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. 2014 Apr;38(2):233-41.
doi: 10.1007/s40596-014-0035-9. Epub 2014 Feb 27.

Television's "Crazy Lady" Trope: Female Psychopathic Traits, Teaching, and Influence of Popular Culture

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Television's "Crazy Lady" Trope: Female Psychopathic Traits, Teaching, and Influence of Popular Culture

Cathleen Cerny et al. Acad Psychiatry. .

Abstract

Objective: This article describes notable illustrations of female psychopathy on modern television to review various characters that will have utility in teaching students about female psychopathy in distinction to male psychopathy and to encourage consideration of the potential effects that viewing these countless examples may have on a generation of young women.

Methods: The authors use examples from soap operas, crime procedurals, reality television, fantasy, comedies, and young adult programs to illustrate gender differences in psychopathy and make specific teaching points. They also review the research literature related to popular culture's impact on behavior and gender roles.

Results: Gender differences in real-world psychopathy are mirrored in television portrayals. For example, female psychopaths, on TV and in reality, use sexual manipulation, demonstrate unstable emotions, and employ social aggression to achieve their ambitions. The examples of female psychopathic traits are prevalent on TV and easily accessible for teaching purposes. Research does give some support for a popular culture impact on behavior and gender roles.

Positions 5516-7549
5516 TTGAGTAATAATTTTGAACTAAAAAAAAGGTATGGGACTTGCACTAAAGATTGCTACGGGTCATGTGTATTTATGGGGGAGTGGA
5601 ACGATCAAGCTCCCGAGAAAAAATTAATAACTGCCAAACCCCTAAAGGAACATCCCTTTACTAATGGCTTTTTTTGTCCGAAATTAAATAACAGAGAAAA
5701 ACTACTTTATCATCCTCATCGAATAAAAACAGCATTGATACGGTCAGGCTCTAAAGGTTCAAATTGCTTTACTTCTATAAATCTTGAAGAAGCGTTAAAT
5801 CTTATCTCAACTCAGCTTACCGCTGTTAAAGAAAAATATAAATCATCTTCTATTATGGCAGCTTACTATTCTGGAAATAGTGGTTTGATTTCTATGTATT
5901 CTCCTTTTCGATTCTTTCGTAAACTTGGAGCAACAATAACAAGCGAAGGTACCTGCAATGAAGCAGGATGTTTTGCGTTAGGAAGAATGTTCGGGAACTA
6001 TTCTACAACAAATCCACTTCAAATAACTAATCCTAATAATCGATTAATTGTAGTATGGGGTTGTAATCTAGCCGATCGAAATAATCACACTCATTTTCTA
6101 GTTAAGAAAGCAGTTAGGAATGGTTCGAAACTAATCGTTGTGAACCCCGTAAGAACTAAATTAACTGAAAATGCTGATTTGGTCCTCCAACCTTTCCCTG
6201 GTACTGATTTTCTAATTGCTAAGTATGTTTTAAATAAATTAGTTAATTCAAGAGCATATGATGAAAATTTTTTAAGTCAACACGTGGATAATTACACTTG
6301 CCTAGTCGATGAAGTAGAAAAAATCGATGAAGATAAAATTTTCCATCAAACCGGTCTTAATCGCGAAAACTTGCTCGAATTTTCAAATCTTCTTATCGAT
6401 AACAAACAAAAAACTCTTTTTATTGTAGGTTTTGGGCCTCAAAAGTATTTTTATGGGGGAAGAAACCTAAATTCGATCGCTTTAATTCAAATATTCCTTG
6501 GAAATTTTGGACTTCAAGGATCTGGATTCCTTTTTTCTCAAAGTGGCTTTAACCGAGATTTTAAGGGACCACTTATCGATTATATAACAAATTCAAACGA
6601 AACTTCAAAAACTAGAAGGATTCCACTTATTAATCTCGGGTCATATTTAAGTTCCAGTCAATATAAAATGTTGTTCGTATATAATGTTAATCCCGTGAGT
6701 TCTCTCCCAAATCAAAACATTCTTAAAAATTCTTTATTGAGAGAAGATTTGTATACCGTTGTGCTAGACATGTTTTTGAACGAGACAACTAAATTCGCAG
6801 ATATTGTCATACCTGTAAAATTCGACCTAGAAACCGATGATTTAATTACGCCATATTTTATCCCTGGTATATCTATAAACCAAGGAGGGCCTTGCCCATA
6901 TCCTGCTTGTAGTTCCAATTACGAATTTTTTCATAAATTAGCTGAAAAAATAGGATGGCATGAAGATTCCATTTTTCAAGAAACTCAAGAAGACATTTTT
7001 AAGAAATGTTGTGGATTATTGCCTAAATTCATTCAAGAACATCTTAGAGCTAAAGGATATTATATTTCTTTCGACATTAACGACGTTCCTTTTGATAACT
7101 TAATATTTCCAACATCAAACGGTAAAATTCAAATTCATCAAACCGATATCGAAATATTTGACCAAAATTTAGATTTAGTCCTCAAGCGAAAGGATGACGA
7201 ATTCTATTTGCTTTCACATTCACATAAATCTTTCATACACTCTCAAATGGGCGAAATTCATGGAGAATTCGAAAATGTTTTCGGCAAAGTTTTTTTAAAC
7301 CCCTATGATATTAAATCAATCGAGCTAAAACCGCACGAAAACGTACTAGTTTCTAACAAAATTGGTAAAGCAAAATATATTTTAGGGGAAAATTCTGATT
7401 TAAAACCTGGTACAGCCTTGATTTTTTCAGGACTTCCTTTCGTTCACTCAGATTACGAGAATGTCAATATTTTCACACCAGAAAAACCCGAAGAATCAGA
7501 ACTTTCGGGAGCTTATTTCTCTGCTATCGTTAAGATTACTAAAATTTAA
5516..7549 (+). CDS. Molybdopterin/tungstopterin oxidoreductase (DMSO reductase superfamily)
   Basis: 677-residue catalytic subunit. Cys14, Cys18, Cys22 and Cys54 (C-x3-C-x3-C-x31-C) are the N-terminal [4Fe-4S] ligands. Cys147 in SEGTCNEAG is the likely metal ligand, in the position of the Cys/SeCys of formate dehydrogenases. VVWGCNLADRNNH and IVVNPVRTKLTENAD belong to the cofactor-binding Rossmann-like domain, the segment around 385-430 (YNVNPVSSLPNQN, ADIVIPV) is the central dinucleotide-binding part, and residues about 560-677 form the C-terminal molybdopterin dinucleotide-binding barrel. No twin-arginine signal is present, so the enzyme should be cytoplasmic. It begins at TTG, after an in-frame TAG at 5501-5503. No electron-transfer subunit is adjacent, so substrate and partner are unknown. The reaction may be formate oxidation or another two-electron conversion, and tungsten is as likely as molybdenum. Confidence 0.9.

Conclusions: As compared to male psychopathy, female psychopathy is less recognized, and there are some notable differences in how the psychopathic traits manifest. Television provides myriad teaching examples that can highlight the gender distinctions such as use of sexual manipulation, emotional instability, and social aggression. Research suggests that the prevalence of "crazy ladies" on television may be negatively impacting gender stereotypes and normalizing bad behavior in young women.

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